“Our development corporation is key and we’re very happy with our board of directors. I believe that when you have a really good board, you’re going to be able to make informed decisions when it comes to creating potential business opportunities,” Chief Sam said.
The most difficult part of being chief is ensuring good governance. “The key steps in moving forward is to have good policies in place, appropriate bylaws… I felt that we’ve really taken some steps forward in terms of creating a stable government and separating the politics from the business,” Chief Sam said.
Aboriginal rights and issues of land claims are another challenge of the job. Presently, the LNIB is in the process of implementing the Land Code, which gives the band self-government over land issues.
“What you’re doing is transferring the authority that the Department of Indigenous Affairs has to the First Nations themselves so that we can make the decisions because we’re the ones who live here and we’re the ones who understand our culture and our customs as it relates to land issues,” Chief Sam said.
The voice of the people
Aside from the entrepreneurial aspect of his job description, Chief Sam serves as the representative of the people who elected him to the position of chief. A lot of it involves communicating with community members and listening to their thoughts and concerns. The chief also serves as the voice of the people in dialogues with government and corporate officials, where interest in the utilization of the LNIB’s traditional land is concerned.
One example of this is the negotiations that are currently underway between the LNIB and Highland Valley Copper, a mining company owned by Teck Resources. “We’ve had a fairly successful relationship with the HVC Teck. We have done studies for them on culture, the land, animals and plant life, and the effect of mining on traditional land use. HVC Teck has been a willing positive partner in that regard,” Tolerton said.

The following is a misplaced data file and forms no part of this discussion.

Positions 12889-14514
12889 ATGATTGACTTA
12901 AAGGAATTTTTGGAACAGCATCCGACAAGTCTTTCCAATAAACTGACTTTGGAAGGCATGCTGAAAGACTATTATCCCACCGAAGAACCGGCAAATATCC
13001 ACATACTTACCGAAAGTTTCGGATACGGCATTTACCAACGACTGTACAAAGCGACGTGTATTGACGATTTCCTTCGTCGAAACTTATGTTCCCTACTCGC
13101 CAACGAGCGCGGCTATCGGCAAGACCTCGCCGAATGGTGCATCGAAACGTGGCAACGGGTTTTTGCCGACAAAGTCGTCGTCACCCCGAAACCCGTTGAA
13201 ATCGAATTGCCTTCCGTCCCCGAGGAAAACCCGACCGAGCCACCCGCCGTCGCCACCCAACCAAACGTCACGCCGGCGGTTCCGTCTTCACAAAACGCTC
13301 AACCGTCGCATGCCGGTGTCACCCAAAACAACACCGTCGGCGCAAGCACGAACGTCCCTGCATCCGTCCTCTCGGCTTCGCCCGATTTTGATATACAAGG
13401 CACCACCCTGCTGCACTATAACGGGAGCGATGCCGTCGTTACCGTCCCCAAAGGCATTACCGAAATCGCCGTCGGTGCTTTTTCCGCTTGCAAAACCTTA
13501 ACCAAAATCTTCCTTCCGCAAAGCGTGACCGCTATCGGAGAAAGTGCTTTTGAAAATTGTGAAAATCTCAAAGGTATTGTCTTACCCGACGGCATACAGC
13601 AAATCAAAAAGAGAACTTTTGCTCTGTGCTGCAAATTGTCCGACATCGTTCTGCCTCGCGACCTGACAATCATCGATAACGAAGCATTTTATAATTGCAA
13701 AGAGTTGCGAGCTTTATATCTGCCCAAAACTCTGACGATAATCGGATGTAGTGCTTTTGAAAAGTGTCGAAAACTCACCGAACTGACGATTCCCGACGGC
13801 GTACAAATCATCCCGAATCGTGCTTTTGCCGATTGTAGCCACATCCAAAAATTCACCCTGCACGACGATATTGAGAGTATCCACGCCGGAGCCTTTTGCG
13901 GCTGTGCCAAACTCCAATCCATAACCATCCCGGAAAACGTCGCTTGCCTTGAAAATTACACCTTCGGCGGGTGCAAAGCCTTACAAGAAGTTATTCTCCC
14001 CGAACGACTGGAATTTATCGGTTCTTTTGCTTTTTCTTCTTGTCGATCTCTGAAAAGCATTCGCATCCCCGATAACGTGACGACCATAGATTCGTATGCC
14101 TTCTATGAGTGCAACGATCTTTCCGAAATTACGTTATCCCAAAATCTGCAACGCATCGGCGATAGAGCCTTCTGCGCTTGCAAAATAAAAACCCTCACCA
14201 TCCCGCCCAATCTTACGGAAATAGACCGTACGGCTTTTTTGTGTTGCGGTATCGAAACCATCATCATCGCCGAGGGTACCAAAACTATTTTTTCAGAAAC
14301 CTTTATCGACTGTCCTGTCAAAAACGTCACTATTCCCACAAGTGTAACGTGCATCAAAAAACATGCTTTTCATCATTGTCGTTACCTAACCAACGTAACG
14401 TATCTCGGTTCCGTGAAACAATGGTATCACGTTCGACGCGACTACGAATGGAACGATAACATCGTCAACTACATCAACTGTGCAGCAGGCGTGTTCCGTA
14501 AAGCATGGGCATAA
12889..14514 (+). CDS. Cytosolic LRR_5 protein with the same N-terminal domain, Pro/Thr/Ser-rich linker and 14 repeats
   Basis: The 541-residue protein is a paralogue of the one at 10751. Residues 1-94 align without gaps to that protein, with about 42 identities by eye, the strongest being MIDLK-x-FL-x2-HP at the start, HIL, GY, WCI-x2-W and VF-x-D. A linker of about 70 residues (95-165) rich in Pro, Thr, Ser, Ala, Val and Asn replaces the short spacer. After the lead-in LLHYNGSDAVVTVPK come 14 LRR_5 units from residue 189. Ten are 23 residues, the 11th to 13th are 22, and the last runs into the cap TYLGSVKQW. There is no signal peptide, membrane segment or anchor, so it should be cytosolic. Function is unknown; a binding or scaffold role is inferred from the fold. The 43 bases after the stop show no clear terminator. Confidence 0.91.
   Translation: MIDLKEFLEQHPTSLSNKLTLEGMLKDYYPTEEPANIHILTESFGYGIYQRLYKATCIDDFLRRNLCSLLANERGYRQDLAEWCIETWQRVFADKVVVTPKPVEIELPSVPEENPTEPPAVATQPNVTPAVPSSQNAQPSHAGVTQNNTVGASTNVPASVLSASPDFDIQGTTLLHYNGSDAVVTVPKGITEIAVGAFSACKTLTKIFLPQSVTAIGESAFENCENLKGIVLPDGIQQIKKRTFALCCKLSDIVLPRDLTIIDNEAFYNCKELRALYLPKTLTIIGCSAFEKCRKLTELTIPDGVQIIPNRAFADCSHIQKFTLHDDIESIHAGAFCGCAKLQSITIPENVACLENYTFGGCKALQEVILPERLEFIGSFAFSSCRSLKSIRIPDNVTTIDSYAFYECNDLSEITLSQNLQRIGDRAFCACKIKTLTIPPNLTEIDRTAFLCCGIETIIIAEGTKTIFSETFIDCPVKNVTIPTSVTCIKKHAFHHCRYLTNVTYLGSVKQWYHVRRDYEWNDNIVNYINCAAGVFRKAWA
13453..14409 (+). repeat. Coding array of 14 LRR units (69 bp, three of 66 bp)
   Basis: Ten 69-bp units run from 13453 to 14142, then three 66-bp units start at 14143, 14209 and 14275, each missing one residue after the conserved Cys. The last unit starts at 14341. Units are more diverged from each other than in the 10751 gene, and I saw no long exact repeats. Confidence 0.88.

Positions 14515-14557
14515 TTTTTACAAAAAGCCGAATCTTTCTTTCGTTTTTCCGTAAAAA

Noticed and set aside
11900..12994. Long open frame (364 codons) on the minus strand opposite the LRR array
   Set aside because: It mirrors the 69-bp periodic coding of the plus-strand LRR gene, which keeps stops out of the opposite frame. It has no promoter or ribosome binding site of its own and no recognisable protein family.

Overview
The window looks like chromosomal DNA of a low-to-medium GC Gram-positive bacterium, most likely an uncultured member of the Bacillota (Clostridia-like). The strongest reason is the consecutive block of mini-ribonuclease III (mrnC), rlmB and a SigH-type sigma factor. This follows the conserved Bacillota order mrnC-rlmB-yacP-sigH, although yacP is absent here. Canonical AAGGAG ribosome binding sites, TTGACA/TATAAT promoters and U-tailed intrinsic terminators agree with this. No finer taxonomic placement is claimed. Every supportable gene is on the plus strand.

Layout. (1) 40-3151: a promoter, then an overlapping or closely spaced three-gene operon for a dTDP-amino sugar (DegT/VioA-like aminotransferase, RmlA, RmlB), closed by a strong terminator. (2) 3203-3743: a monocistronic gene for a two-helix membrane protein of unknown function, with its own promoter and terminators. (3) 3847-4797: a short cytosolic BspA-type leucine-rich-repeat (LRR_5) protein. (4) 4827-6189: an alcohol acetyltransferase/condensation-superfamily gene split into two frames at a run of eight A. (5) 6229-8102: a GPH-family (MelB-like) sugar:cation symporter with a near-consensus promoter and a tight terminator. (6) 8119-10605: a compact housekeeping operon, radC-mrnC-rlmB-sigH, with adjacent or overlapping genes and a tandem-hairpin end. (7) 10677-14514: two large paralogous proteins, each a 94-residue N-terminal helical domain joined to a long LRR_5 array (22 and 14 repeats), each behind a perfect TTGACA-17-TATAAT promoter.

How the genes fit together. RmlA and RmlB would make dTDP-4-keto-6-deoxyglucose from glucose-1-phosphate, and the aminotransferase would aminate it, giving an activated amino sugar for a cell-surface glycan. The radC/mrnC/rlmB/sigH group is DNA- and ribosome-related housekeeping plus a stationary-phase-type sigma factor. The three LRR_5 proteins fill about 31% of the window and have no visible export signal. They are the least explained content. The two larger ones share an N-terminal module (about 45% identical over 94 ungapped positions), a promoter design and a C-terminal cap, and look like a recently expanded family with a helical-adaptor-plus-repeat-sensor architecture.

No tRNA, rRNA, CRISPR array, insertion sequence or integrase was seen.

The LNIB has also engaged in talks with the federal government about the National Indigenous Clean Technology Hub. The focus of the project is education and equipping Native entrepreneurs with the knowledge and guidance needed to convert to clean technology and green energy.
Active community engagement is seen even on the business side of things. Communication runs in a two-way direction; the council’s plans and future projections reach the people and open lines of communication ensure that feedback from the community reaches the council.
“Something we take very seriously is consulting the community,” Chief Sam said.
With a population that is expected to double every 20 years, the band is heavily involved in revitalizing the Nlaka’pamux culture for the future generations. Although Canada is often described as a mosaic of cultures, assimilation has diluted the prevalence of First Nations culture. For instance, in the Nicola Valley, only 16.8 per cent know how to speak the traditional language and of this, a small 1.6 per cent speak it at home. The LNIB is actively trying to increase these numbers. It is in the midst of implementing the Language Nest, a program whereby Native children are exclusively taught the mother tongue from birth to age five in a home setting. This system will employ elders and teachers and serve as a language revitalization tool for both parents and children.
At the end of the day, the motivation behind the band’s entrepreneurial endeavours is to solidify a sense of identity and pride in the LNIB community.